The patronizing, smug smile was back, and her heart sank. He had no respect for her job or what was involved. Probably thought she was a glorified secretary, running around to confirm a bride’s choices.
She dabbed her mouth with her napkin and tried for patience. “I know it may seem you have the bulk behind you, but there are millions of details that crop up that I handle.”
She steeled her shoulders. “Like coordinating over a dozen vendors’ schedules so everything arrives the way we ordered and on time. Like being the main contact in case anything upsets your sister or she has any questions, rather than floundering about and trying to figure out who to call. It’s not just choosing cake and flowers, Carter. It’s photos, videos, ceremony, transportation, rehearsal dinner, makeup, hair, musicians, caterer, and hotels for the family to stay at. This isn’t about visiting a few vendors.”
“Understood. If your assistant can give me a list, I’ll handle it. I’ll be finished with my project this week, and I can devote the rest of the summer to dealing with these details. Honestly, it’s not a problem.”
Slowly, the horror of his true intention unfolded. Her fork dropped and clattered to her plate. Lucy jumped and peered over the edge of her carrier to see what was going on. “You don’t want me to plan Ally’s wedding,” she said, the shock still barreling through her. “You still don’t think I can handle it.”
The coldness was back. Like a turtle crawling back into his shell, he surrounded himself with an icy distance and disapproval. “I’m only trying to take care of my sister.”
“So am I. As her damn wedding planner. You may think you know everything, but you have no idea what’s involved with a wedding. Do twenty-four hours in my shoes and you’d be in full retreat, crying like a little baby.”
His gaze narrowed. “I doubt it.”
“I don’t. Just because you got lucky with a dress and one lousy suggestion for the rehearsal dinner doesn’t mean diddly-squat.”
“Diddly-squat, huh? You’re quite the linguist.”
Her voice shook. “You’re quite the control freak.”
His jaw locked. “Once again, your penchant for drama is not a good look. If you’re losing it now, how will you deal with the multiple crises you keep telling me happen at a wedding?”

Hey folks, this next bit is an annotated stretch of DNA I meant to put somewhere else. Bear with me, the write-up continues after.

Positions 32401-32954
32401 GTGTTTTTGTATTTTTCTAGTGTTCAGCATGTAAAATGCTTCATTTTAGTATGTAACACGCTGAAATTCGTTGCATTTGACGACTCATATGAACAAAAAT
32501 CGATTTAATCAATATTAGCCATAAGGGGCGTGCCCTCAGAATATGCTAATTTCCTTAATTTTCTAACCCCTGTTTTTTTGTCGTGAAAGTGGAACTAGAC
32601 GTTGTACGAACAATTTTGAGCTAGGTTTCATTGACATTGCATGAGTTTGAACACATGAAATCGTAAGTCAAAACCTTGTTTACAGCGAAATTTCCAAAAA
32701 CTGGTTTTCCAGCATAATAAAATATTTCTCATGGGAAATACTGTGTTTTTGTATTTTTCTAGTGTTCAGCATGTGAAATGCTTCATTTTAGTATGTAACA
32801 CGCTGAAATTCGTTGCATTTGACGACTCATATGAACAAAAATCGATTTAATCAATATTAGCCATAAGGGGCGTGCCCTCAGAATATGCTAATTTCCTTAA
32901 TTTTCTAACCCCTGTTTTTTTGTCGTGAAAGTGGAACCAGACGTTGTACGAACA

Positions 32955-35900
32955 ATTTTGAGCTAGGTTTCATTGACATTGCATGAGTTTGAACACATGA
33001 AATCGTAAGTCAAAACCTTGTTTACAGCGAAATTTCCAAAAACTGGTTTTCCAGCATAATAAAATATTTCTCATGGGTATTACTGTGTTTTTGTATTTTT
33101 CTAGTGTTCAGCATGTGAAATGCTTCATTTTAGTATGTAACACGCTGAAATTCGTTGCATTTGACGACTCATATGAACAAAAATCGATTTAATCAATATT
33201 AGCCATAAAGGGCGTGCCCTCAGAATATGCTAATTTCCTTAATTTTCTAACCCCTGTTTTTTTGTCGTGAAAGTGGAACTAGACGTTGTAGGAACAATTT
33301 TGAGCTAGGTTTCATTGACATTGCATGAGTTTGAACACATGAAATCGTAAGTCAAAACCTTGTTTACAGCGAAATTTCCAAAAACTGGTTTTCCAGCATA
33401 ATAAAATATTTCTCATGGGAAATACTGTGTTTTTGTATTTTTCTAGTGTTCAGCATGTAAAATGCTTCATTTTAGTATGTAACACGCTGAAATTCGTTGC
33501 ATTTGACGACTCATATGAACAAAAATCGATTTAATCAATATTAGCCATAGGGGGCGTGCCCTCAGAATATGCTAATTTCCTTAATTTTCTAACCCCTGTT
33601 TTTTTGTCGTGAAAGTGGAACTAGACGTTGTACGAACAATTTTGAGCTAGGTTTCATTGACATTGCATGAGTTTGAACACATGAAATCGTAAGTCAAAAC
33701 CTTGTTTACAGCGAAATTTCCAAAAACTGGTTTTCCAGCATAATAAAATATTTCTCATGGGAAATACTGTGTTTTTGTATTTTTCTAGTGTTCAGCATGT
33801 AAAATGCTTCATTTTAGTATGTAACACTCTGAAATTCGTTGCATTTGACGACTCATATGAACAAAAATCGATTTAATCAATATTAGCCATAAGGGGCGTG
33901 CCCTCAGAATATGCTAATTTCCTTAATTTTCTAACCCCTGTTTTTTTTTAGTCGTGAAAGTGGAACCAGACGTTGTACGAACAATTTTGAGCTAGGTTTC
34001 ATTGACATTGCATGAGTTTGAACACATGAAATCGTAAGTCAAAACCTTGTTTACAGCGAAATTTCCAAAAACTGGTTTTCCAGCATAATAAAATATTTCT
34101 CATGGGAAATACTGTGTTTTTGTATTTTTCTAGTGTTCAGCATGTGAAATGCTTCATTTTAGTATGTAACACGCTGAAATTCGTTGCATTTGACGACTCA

She tried desperately to remind herself he was a client—the ManOH—and she couldn’t lose her temper for Ally’s sake. She dropped her voice to a harsh whisper. “I’m giving you a free pass today for your sister’s sake, but be warned, robot man. You want a war? You’re on the wrong battlefield, because I have the home advantage. And I’ve never lost a skirmish.”
He sat back, staring at her with renewed interest. “Robot man, huh?” he finally said. “Interesting. Threats using war metaphors aren’t very original, though, but I appreciate the visual effect. I’m more of a bottom-line person, so I’ll get to the point. You’re not getting rid of me, Avery. I’m going to be in this every step of the way until my sister walks down the aisle. You can either accept it gracefully or keep having these little tantrums, which is only wasting a good amount of energy you can put into planning the perfect wedding. I’d advise the former.”
She shook with the effort of not launching across the table and throttling him. He was unlike any ManOH she’d ever dealt with—worse than awful MOBs and PITA brides. He was all of them encompassed in one giant nightmare she couldn’t get rid of.
And he’d be here the entire summer. In her face.
All the goodwill from their initial conversation drained away, and she was left with one goal in mind: destroy him without ruining Ally’s wedding.
On cue, her friend came back, but her face didn’t reflect the happiness of a bride who’d just booked her reception venue. She slid into the chair, pocketed her phone, and faced them with a worried look. “I just got terrible news. Jason’s mother broke her leg.”
“Oh no, is she all right?” Avery asked, reaching out to squeeze her hand.
“Yes, she’s home now in a cast, but she needs round-the-clock care for the next few weeks until she’s able to get around on crutches. Jason can’t get the time off because of the wedding and honeymoon, and his brother just had a new baby. Maddie started a new job in California, so she can’t help, either. It’s a mess.”
“Can you hire a nurse to stay with her?” Carter suggested.
“We were discussing it, but honestly? She hates dealing with strangers in her house due to anxiety. Jason and I were talking, and we think the best solution is for me to go back home and stay with her until the wedding.”